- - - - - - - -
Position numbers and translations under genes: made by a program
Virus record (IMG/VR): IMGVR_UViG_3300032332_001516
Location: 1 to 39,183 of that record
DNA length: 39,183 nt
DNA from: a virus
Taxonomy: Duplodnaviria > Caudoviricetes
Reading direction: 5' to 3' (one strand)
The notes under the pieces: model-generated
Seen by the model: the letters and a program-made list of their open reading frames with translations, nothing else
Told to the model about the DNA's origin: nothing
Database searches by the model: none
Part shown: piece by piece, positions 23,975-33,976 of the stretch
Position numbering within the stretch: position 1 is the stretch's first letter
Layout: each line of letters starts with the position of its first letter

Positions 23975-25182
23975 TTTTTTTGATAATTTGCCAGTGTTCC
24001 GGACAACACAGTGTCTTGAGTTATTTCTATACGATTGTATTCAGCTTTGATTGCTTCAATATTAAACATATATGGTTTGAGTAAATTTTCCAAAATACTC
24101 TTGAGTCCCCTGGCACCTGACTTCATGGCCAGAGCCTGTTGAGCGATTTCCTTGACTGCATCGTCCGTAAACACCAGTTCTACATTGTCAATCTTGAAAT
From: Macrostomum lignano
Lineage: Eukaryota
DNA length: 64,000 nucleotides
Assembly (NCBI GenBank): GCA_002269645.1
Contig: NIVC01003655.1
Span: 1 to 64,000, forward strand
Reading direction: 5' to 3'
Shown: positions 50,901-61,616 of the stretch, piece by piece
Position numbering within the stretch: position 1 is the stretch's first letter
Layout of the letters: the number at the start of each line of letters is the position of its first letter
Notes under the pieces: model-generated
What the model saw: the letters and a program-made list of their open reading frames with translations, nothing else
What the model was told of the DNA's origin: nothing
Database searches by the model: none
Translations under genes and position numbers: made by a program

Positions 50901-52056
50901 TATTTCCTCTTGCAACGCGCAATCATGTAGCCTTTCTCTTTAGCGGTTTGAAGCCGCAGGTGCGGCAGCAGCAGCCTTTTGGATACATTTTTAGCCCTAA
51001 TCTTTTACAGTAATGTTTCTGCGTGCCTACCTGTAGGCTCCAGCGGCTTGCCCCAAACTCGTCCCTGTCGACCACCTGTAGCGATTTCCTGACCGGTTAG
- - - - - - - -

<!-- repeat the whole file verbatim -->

Position numbers and translations under genes: made by a program
Virus record (IMG/VR): IMGVR_UViG_3300032332_001516
Location: 1 to 39,183 of that record
DNA length: 39,183 nt
DNA from: a virus
Taxonomy: Duplodnaviria > Caudoviricetes
Reading direction: 5' to 3' (one strand)
The notes under the pieces: model-generated
Seen by the model: the letters and a program-made list of their open reading frames with translations, nothing else
Told to the model about the DNA's origin: nothing
Database searches by the model: none
Part shown: piece by piece, positions 23,975-33,976 of the stretch
Position numbering within the stretch: position 1 is the stretch's first letter
Layout: each line of letters starts with the position of its first letter

Positions 23975-25182
23975 TTTTTTTGATAATTTGCCAGTGTTCC
24001 GGACAACACAGTGTCTTGAGTTATTTCTATACGATTGTATTCAGCTTTGATTGCTTCAATATTAAACATATATGGTTTGAGTAAATTTTCCAAAATACTC
24101 TTGAGTCCCCTGGCACCTGACTTCATGGCCAGAGCCTGTTGAGCGATTTCCTTGACTGCATCGTCCGTAAACACCAGTTCTACATTGTCAATCTTGAAAT
From: Macrostomum lignano
Lineage: Eukaryota
DNA length: 64,000 nucleotides
Assembly (NCBI GenBank): GCA_002269645.1
Contig: NIVC01003655.1
Span: 1 to 64,000, forward strand
Reading direction: 5' to 3'
Shown: positions 50,901-61,616 of the stretch, piece by piece
Position numbering within the stretch: position 1 is the stretch's first letter
Layout of the letters: the number at the start of each line of letters is the position of its first letter
Notes under the pieces: model-generated
What the model saw: the letters and a program-made list of their open reading frames with translations, nothing else
What the model was told of the DNA's origin: nothing
Database searches by the model: none
Translations under genes and position numbers: made by a program

Positions 50901-52056
50901 TATTTCCTCTTGCAACGCGCAATCATGTAGCCTTTCTCTTTAGCGGTTTGAAGCCGCAGGTGCGGCAGCAGCAGCCTTTTGGATACATTTTTAGCCCTAA
51001 TCTTTTACAGTAATGTTTCTGCGTGCCTACCTGTAGGCTCCAGCGGCTTGCCCCAAACTCGTCCCTGTCGACCACCTGTAGCGATTTCCTGACCGGTTAG